Finance Accounting Career Placement San Mateo by bjc16872


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									                          Accounting OTI Office
                Educational Resources & College Operations
                             Program Review
                               October 2008

   A. Mission

       The mission of the Occupational Training Institute (OTI) is to prepare socio-
       economically disadvantaged students with high-quality employment services
       including counseling and advisement, career education, job placement and
       retention training and support. The OTI Accountant’s role is to provide a high
       level of service and support in the analysis, maintenance and auditing of financial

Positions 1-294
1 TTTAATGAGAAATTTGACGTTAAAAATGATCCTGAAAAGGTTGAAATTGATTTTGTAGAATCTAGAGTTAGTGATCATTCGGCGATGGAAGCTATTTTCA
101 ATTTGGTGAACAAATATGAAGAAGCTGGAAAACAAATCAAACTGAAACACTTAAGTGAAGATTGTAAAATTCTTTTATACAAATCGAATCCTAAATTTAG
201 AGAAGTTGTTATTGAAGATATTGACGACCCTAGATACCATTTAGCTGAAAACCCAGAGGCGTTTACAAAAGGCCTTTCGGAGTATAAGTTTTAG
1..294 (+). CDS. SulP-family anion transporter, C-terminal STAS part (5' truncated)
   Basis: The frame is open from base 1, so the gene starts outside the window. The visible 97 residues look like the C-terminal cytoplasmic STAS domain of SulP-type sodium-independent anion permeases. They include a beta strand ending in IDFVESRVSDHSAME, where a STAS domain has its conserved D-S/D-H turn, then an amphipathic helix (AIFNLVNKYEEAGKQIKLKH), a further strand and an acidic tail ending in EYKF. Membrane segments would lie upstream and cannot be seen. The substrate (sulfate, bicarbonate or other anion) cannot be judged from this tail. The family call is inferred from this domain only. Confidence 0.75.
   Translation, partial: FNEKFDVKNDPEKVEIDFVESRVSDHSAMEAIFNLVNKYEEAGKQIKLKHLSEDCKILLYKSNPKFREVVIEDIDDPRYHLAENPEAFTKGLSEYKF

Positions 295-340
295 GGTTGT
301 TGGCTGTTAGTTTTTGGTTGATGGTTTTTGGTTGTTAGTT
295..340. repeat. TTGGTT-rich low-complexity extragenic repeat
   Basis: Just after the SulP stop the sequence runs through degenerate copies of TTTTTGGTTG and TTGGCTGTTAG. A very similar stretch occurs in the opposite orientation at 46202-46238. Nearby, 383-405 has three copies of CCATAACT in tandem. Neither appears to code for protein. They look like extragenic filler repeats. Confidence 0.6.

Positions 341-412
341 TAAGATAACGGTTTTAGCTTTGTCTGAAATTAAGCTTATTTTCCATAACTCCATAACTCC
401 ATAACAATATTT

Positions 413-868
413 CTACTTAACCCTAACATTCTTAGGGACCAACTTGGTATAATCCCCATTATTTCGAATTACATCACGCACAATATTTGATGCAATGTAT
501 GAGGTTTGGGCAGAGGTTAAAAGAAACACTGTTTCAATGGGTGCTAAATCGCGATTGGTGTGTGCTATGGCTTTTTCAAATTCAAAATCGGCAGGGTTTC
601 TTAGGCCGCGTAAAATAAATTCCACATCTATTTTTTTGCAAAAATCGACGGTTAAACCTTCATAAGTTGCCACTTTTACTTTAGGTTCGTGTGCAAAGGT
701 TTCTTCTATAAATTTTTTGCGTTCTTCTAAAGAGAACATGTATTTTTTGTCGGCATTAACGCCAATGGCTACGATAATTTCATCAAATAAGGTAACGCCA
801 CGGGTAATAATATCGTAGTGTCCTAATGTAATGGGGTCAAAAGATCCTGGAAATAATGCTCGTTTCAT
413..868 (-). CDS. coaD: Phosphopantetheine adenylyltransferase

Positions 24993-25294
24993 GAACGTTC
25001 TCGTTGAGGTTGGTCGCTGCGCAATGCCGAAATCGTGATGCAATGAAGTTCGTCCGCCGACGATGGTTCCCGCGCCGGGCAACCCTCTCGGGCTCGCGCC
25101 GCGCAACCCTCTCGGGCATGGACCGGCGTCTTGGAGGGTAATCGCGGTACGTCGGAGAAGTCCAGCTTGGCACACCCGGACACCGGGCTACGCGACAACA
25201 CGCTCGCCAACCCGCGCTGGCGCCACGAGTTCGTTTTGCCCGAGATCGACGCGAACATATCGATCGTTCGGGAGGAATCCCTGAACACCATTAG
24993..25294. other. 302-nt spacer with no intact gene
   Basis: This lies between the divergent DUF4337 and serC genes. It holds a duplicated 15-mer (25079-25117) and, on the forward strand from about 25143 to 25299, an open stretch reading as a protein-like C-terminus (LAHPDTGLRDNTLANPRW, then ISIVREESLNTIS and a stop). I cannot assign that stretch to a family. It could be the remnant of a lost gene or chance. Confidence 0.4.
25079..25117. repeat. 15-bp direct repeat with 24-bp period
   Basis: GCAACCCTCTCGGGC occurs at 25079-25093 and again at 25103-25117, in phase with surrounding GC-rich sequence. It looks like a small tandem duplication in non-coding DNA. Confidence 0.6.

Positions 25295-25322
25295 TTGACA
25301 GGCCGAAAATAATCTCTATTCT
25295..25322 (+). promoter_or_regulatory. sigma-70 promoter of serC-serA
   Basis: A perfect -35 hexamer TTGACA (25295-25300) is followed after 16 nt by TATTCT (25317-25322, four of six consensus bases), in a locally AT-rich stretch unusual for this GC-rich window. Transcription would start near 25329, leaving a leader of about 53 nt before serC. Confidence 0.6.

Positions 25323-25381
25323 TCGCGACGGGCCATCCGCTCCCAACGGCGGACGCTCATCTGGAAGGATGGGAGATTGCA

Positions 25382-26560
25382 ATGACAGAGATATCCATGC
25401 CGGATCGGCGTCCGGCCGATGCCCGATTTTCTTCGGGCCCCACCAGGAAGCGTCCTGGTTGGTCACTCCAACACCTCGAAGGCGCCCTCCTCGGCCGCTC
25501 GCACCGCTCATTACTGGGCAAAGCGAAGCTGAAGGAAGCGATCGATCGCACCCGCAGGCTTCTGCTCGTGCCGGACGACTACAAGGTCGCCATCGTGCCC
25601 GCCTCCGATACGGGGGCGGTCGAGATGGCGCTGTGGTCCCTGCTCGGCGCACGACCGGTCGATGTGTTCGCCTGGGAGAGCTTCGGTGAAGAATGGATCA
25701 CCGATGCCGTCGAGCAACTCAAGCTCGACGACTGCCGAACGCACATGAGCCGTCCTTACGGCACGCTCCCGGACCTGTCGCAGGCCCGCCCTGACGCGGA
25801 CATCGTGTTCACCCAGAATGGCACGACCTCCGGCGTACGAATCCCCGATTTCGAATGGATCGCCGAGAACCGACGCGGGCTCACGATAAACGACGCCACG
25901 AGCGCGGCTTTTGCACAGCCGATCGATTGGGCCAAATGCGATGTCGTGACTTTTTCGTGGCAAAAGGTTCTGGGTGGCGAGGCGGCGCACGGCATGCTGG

and accounting records for multiple grants, contracts a categorical program and
       two enterprise accounts. Under the direction of the Director of Budget and
       Personnel and guidance of the OTI Supervisor, and in accordance with policies
       and procedures established by the District Accounting office the OTI Accountant
       analyzes and prepares financial statements, reports, accounts and records of
       revenues and expenditures.

   B. Number of FTE

       The OTI accounting office is staffed by one full-time classified Accountant (N-
       51) and by one part-time temporal student.

   C. Responsibilities

       The OTI Accountant performs a variety of accounting duties in the analysis,
       maintenance and auditing of financial and accounting records including review of
       account codes, input of journal entries, and communication with college personnel